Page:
Growing up there was a science-fiction trinity–Star Trek, Star Wars, and the shortest side of the triangle: Battlestar Galactica.
Star Trek was a well-established subculture when I began watching the reruns with my father. It was science fiction for the robust, confident liberalism of JFK: of “New Frontiers” and “bear any burden, pay any price.” Star Wars, on the other hand, was the first really big thing in my life–a giant clash of good vs. evil. It was Ronald Reagan science fiction, and it was no accident that it became a cultural landmark when American confidence was at a nadir just before Reagan. Watching it as a boy I identified, of course, with Luke Skywalker. Now I realize I would have been in the Rebellion Communications Department–issuing press releases about the dangers of the Empire possessing WPD (Weapons of Planetary Destruction) and trying to place op-eds in Galactic Review Online arguing that Grand Moff Tarkin was not an Imperial moderate who could balance Vader’s extremism.
Since then Star Trek has made numerous returns–some good, some less so. Star Wars came back, but without the power of the original.
Now, the weakest of the three, Battlestar Galactica, has returned on the Scifi channel. The writing lacked the depth of Star Trek, the special effects lagged behind Star Wars’s, the characters were weak clichés, and it was often sappy. But it still had an epic quality. The 12 Colonies foolishly signed a peace treaty with the robot Cylons. But the treaty was only a cover for a giant sneak attack. The Colonials were forced from their homes, their civilization shattered. A few, with the will to carry on, gathered the survivors and began searching for a mystical home world (a legendary 13th Colony known as Earth) while beset by merciless, specicidal enemies. This material resonated–it was science fiction for Herzl, for Ben Gurion, for Moses! This was Jewish science fiction. (For me, this association was strengthened because in the original Battlestar Galactica opener, after the destruction and the Galactica’s escape, a provisional council was formed and its sleazy appeasing leader always merged in my head with Edward G. Robinson leading the licentious festivities around the Golden Calf in The Ten Commandments.)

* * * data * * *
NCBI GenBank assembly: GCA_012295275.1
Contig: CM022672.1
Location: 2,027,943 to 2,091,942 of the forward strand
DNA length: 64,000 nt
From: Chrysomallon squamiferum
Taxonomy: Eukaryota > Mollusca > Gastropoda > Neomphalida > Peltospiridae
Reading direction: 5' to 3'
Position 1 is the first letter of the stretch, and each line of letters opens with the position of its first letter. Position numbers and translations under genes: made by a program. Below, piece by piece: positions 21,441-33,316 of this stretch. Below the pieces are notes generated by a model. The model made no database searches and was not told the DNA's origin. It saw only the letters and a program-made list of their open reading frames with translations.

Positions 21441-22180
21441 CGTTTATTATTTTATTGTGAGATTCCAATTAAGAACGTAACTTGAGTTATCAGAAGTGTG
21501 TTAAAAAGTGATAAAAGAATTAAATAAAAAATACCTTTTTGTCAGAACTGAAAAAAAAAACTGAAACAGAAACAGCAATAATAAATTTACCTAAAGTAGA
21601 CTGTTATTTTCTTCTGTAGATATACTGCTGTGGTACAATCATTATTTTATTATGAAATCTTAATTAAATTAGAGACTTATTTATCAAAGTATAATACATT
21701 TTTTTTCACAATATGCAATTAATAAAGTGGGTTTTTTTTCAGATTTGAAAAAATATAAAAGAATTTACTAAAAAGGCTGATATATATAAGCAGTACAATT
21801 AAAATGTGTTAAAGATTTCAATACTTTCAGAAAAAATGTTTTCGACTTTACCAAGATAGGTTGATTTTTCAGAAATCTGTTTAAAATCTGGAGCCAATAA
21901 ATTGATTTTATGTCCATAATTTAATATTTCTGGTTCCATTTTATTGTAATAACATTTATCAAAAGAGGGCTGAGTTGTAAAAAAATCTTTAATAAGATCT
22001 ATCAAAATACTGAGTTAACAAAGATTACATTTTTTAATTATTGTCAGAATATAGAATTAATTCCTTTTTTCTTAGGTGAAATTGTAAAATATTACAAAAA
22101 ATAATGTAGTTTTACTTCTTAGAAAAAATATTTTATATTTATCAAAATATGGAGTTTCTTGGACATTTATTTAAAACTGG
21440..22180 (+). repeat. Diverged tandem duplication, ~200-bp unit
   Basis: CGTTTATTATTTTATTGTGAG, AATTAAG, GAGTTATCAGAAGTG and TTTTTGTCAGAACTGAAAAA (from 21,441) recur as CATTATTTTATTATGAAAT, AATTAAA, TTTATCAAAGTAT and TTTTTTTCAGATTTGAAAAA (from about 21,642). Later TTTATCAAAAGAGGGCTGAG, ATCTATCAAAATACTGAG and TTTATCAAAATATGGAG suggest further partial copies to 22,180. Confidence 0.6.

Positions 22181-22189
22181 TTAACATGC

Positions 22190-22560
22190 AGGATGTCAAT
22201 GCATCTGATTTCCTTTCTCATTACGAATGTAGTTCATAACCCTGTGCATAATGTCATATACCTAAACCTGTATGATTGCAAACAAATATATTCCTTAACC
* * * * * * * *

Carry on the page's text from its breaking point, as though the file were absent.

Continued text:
The original was a space opera filled with larger-than-life (albeit thinly sketched) supermen constantly plucking victory from the jaws of defeat. In the new version the characters are human, fallible, and uncertain. Lorne Greene’s silver-haired Commander Adama was regal–whereas Edward James Olmos shows his age.
The change from space opera to “realism” (a bizarre way to describe science fiction) makes the mechanics of civilization’s destruction far more effective. We see leaders deciding to condemn thousands in order to save tens of thousands. On the other hand, the battle scenes are confusing and dull, which may be more realistic, but does not make for great viewing. (This is probably the unintentional result of a limited special-effects budget.)
Imbuing the characters with depth and humanity requires that the series spend time developing them. But there is too much of a good thing–the premiere, including commercials, was over four-hours long. There is a dizzying array of rivalries, love interests, and emotional rifts–some interesting, some easily jettisoned.
Political correctness also changes the new version. Some changes are obligatory and cosmetic; the old Battlestar Galactica’s womanizing Starbuck is now a woman. Other changes are more interesting. In the original the Cylons were vicious robots that hated humanity–period. In the new version the Cylons were created by humanity, and their animus against humanity takes on religious overtones (some can also pass as humans). Humanity, on the other hand, feels guiltily responsible for the Cylons.
It isn’t Shakespeare, it isn’t even Star Trek, but the central themes of Battlestar Galactica–of the fragility of civilization and of the consequences of its demise–still come through in the new version. It is a message worth hearing, again and again, now and in every time.
–Aaron Mannes, who watches too much TV, is the author of Profiles in Terror: The Reference Guide to Middle East Terrorist Organizations and Affiliated Groups.